Rescuers in Alabama stepped up the search for survivors Monday after two back-to-back tornadoes ripped across the southern state, with the death toll of 23 expected to rise further.
“I would describe the damage that we have seen in the area as catastrophic,” Lee County Sheriff Jay Jones said.
“It looks almost as if someone took a giant knife and scraped the ground,” he said. “There are slabs where homes formerly stood, there is debris everywhere, trees are snapped, whole … forested areas are just snapped.”
“I cannot recall at least in the last 50 years … a situation where we have had this loss of life,” Jones said.
He said the death toll stood at 23, some of them children. One of the dead was just six years old.
Another young victim, Taylor Thornton, died while visiting a friend in Lee County. “She’s gone to heaven. She’s only eight years old. It feels not real,” her aunt Kay Thornton told NBC affiliate WSFA 12 before bursting into tears.
“We have several people who are still unaccounted for,” Jones said. “Unfortunately, we anticipate the number of fatalities may rise as the day goes on.”
Other people were hospitalized, some with “very serious injuries.”
Search operations for those still missing had to be halted on Sunday night due to hazardous conditions, but were renewed Monday morning with agencies from across the state and from neighboring Georgia joining the hunt.
Wrecked houses, downed trees
The swath of destruction left was a quarter mile (0.4 kilometers) wide and stretched for the “several miles that it traveled on the ground,” according to Jones.
The powerful winds picked up a billboard from the Lee County Flea Market in Alabama and dumped it some 20 miles away, across the state line in Georgia, local media reported.
More than 6,000 homes were left without power in Alabama, according to PowerOutage.US, while 16,000 suffered outages in neighboring Georgia.
The search for missing people was focused in the area around Beauregard, about 60 miles (95 kilometers) east of the state capital Montgomery.
While the heavy rains that accompanied the high winds had relented overnight, many roads in the worst-hit areas were blocked by debris, hindering search efforts.
Residents in the town of Smith Station told local TV news crews of their shock at turning up to work to find their businesses destroyed, and seeing crying co-workers comforting one another.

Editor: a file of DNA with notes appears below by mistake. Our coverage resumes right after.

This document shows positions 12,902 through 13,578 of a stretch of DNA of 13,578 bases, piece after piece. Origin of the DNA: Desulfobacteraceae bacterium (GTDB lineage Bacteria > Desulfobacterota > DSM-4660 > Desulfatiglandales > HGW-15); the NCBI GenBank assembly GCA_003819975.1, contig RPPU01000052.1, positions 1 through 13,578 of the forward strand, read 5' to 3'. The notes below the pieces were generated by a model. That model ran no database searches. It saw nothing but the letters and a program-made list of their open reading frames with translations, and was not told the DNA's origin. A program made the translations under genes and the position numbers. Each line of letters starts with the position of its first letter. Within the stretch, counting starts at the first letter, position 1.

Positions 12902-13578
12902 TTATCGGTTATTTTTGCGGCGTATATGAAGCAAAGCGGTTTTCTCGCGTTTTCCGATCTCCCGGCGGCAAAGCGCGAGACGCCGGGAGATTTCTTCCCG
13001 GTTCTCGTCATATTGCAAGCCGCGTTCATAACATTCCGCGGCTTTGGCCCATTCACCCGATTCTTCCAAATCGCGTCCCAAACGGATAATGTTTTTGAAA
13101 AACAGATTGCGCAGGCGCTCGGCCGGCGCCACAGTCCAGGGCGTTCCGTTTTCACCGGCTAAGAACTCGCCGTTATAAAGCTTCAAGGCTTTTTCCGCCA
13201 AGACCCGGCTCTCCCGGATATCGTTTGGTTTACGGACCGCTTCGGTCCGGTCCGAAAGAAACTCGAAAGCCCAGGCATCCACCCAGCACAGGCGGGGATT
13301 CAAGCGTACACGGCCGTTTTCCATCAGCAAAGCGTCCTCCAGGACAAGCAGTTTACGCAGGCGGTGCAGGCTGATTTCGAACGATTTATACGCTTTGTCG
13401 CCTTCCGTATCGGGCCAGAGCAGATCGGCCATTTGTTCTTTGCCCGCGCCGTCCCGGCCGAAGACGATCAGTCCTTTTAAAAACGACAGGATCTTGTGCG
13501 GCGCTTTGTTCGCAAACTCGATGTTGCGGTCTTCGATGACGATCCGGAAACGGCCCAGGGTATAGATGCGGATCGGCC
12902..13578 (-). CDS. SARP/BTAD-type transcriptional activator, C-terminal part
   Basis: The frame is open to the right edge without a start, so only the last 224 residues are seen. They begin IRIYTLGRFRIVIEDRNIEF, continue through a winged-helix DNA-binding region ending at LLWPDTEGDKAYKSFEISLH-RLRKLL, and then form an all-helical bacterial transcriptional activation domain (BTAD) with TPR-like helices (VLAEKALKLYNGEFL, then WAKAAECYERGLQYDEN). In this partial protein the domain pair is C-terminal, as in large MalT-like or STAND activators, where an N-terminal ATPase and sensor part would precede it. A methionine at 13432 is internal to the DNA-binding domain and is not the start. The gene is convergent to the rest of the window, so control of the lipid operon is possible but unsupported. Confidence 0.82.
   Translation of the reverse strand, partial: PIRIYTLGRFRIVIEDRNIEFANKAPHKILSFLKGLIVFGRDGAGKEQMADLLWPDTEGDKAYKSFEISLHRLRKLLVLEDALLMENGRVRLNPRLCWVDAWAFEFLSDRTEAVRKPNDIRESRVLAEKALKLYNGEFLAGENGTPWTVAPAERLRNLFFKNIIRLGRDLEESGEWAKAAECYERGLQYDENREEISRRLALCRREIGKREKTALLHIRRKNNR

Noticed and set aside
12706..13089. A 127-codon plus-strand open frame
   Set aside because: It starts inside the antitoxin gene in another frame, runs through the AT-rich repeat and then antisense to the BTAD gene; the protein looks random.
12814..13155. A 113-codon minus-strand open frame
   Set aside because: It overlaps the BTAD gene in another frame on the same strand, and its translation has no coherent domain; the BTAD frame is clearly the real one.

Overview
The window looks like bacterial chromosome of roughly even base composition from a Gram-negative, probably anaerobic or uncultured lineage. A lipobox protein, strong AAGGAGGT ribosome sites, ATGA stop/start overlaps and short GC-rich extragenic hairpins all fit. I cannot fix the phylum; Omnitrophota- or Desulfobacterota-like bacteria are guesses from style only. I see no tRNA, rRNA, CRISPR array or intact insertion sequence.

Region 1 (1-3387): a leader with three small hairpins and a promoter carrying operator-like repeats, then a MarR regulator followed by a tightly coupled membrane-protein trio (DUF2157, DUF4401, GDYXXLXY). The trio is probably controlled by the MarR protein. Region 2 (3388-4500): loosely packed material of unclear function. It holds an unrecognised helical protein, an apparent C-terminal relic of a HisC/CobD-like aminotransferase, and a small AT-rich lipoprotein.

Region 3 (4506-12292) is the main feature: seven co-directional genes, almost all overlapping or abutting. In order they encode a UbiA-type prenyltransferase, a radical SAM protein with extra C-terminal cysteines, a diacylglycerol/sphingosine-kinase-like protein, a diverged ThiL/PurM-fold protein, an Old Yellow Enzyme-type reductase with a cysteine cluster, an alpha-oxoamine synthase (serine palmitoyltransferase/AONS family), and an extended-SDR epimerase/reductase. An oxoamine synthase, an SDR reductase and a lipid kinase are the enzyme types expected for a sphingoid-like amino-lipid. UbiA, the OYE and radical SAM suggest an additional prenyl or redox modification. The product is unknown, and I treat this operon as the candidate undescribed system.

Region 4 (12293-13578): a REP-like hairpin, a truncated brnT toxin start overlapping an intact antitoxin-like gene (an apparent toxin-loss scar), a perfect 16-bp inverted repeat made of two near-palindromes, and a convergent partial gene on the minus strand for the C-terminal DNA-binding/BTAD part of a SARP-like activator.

Town resident Sam Cook was trying to enter his house when the tornado struck.
“It sounded like a race car coming. Like the Indy 500. It was in a rush. On a roll. All of a sudden it just attacked,” he told CBS affiliate News 3 of nearby Columbia, Georgia.
“I was getting out of the truck to go in the house. I had to go about 30 yards. I couldn’t run. The force of that wind — you couldn’t run. You just had to take steps to make yourself go,” he said.
One bar in the town had its roof and most of its walls torn off, while a cell phone tower was buckled and twisted by a roadside.
“My sister and niece have been under tornado watch and warnings all day in Montgomery … Prayers up for Alabama,” Emmy Award-winning filmmaker Ava Duvernay tweeted Sunday.
President Donald Trump expressed his condolences to those affected and said on Twitter that the Federal Emergency Management Agency, or FEMA, “has been told directly by me to give the A Plus treatment to the Great State of Alabama and the wonderful people who have been so devastated by the Tornadoes.”
‘Take Cover Now!’
The National Weather Service (NWS) had issued a tornado warning for areas including Lee County on Sunday, calling on residents to: “TAKE COVER NOW! Move to a basement or an interior room on the lowest floor of a sturdy building. Avoid windows.”
The warning for the first twister was issued at 2:58 pm, the NWS said. The warning for the second came less than an hour later, at 3:38 pm.
NWS Birmingham said the first tornado to hit was “at least an EF-3 & at least 1/2 mi wide.”
The EF-3 designation — on a scale of 0 to 5 — means the tornado had winds of 136 to 165 miles (218 to 266 kilometers) per hour.
Around a dozen tornadoes were reported to have touched down in Alabama and Georgia in the course of the day, CNN reported.
Schools in the area were to remain closed on Tuesday and grief counselors would be on hand when they eventually reopened, schools superintendant James McCoy said.
“We’re trying to locate teachers, make sure they are okay and see if they need anything. We do know we have personnel that have lost houses,” McCoy said, quoted in local media.